Sec­ond Wind, Sec­ond Win

Port­fo­lio Fo­rum par­tic­i­pants share sto­ries of their jour­neys and new­found suc­cess af­ter trad­ing ca­reers

Portfolio - - IN THIS ISSUE - by Li Hao­han

Some peo­ple de­velop the abil­ity to breathe freely dur­ing a stren­u­ous ac­tiv­ity, es­pe­cially af­ter hav­ing been out of breath for a while. This phe­nom­e­non is known as‘ sec­ond wind ’, and it can power the com­ple­tion of the said ac­tiv­ity. Although com­monly en­coun­tered in sports ac­tiv­i­ties, some peo­ple go through a sim­i­lar ex­pe­ri­ence in life: When their fo­cus blurs, their in­ter­est flags, and their old en­thu­si­asm wan es, a sec­ond wind kick sin and pro­vides them with en­ergy to stay on– or head else­where – fully recharged.

In a fo­rum or­ga­nized by Port­fo­lio, we had the priv­i­lege of lis­ten­ing to in­spir­ing sto­ries of five pro­fes­sion­als who, at the peak of their ca­reers, stopped and did a sharp turn to do some­thing else. Some found them­selves at cross­roads that forced them to re think where they were headed; some en­coun­tered per­sonal crises that made them ques­tion their as­pi­ra­tions. Some, still brim­ming with en­er­gies, sim­ply wanted to test what­ever they have learned some­where else.

Con­tin­u­ing The Legacy Mr.Dou­glas Chia CEO & Manag­ing Direc­tor G&M Pte Ltd

Mr. Chi a knew what a fast life meant. He par­layed his back­ground in in­vest­ment bank­ing to be­come an eq­uity de­riv­a­tives trader, and quickly found suc­cess in Tokyo and in Hong Kong. It didn’t last long: His fam­ily sum­moned him back home, to the bed side of his fa­ther who was then very sick, where he was told to leave what­ever he had built and re­turn to Sin­ga­pore.

Mr. Chia’s fa­ther had founded an in­sur­ance agency by him­self, a mod­est but well-re­spected en­ter­prise whose clients looked up to its founder for his in­tegrity, hon­esty and per­sonal ser­vice.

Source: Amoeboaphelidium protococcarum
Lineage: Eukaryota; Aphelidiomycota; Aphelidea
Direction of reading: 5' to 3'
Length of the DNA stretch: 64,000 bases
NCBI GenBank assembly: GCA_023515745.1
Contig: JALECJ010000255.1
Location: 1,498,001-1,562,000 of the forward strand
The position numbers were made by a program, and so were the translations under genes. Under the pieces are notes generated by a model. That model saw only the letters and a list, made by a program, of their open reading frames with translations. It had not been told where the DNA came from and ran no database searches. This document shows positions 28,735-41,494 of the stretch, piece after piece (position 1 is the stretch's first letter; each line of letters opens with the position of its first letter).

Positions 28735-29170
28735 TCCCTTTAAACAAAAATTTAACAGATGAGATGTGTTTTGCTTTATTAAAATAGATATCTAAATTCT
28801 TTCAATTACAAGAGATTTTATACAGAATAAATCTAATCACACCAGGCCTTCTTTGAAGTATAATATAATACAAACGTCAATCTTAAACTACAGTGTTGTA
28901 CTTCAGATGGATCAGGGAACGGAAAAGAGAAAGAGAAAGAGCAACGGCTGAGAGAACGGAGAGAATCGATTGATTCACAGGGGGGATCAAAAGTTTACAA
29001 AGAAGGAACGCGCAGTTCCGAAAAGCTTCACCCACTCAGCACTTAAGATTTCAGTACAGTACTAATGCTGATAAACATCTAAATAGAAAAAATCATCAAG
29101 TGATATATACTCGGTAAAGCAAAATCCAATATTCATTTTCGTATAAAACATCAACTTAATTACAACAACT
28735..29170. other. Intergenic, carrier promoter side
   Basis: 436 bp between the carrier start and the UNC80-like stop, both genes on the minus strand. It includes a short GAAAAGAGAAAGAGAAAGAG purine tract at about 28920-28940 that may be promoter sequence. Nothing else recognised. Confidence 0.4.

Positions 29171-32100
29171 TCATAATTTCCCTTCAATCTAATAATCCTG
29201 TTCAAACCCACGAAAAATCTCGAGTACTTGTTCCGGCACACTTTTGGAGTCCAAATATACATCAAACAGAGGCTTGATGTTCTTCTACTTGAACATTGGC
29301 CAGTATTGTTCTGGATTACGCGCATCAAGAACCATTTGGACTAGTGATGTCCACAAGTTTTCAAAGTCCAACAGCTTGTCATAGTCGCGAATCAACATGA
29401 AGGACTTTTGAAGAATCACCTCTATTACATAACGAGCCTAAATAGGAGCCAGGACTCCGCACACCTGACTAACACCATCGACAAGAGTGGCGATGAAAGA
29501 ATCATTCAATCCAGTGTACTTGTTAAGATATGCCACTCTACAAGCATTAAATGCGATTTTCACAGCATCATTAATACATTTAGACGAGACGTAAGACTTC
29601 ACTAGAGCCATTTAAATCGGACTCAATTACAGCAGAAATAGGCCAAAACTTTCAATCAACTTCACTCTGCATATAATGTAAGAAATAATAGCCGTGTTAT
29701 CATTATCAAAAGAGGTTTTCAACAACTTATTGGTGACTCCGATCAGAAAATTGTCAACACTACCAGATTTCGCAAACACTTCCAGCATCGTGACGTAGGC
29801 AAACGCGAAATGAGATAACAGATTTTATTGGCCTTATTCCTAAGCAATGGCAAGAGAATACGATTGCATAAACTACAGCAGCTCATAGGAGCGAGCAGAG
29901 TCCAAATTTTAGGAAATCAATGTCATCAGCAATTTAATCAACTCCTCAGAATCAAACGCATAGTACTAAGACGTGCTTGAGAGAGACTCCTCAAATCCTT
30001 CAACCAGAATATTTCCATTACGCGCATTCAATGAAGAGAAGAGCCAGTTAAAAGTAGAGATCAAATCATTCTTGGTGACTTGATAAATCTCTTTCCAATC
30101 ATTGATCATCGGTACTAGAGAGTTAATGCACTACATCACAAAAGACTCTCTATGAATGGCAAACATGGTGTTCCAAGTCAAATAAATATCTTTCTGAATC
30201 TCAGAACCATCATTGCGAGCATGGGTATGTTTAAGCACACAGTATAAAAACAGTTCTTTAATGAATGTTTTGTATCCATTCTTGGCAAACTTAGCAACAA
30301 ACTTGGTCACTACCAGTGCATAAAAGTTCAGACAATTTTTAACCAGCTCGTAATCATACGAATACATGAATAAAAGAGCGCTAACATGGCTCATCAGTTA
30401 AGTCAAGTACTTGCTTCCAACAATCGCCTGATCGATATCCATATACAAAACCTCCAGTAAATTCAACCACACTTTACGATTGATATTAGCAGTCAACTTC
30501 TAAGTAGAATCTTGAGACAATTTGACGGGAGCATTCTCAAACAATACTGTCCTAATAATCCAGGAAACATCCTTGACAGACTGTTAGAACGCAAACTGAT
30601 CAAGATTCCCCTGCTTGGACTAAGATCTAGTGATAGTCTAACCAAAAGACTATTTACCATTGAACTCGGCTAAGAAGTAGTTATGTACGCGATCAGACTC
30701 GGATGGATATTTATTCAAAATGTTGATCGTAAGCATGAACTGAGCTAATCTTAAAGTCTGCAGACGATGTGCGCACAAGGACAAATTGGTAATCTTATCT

Lit­tle did Mr. Chia know that his trad­ing days would sharpen his risk man­age­ment skills, and pre­par­ing him for the stew­ard­ship of the fam­ily busi­ness. He ap­plied his in­ter­na­tional ex­pe­ri­ence in bank­ing, in­tro­duced tech­nol­ogy to man­age parts of the op­er­a­tion, and re­di­rect its fo­cus on spe­cific mar­kets, such as high end-cars. From his fa­ther came the legacy of per­son­al­ized ser­vice. Mr. Chia goes out ev­ery­day to meet and speak with the clients.

To­day, G& M ser­vices nearly 70 per­cent of high-end car in­sur­ance mar­ket, and Mr. Chia is quick the at­tribute the suc­cess to the foun­da­tion that his fa­ther had built be­fore him.

Har­ness­ing Mul­ti­ple Op­por­tu­ni­ties Mr. Li Yi Pri­vate Banker Citibank

Mr. Li would seem like a rest­less young man who ca­reered from one pro­fes­sion to an­other, but given the string of suc­cesses he has achieved in each of them, one would un­der­stand that he goes where op­por­tu­ni­ties come knock­ing. To date, he has worked in me­dia, in­te­grated re­sort, and now bank­ing. At Chi­nese lan­guage news­pa­per Lianhe Zaobao, he did on­line me­dia sales while writ­ing a sports col­umn. He then went to New York Univer­sity to pur­sue a mas­ter’s de­gree in Pub­lic Re­la­tions and Cor­po­rate Com­mu­ni­ca­tions.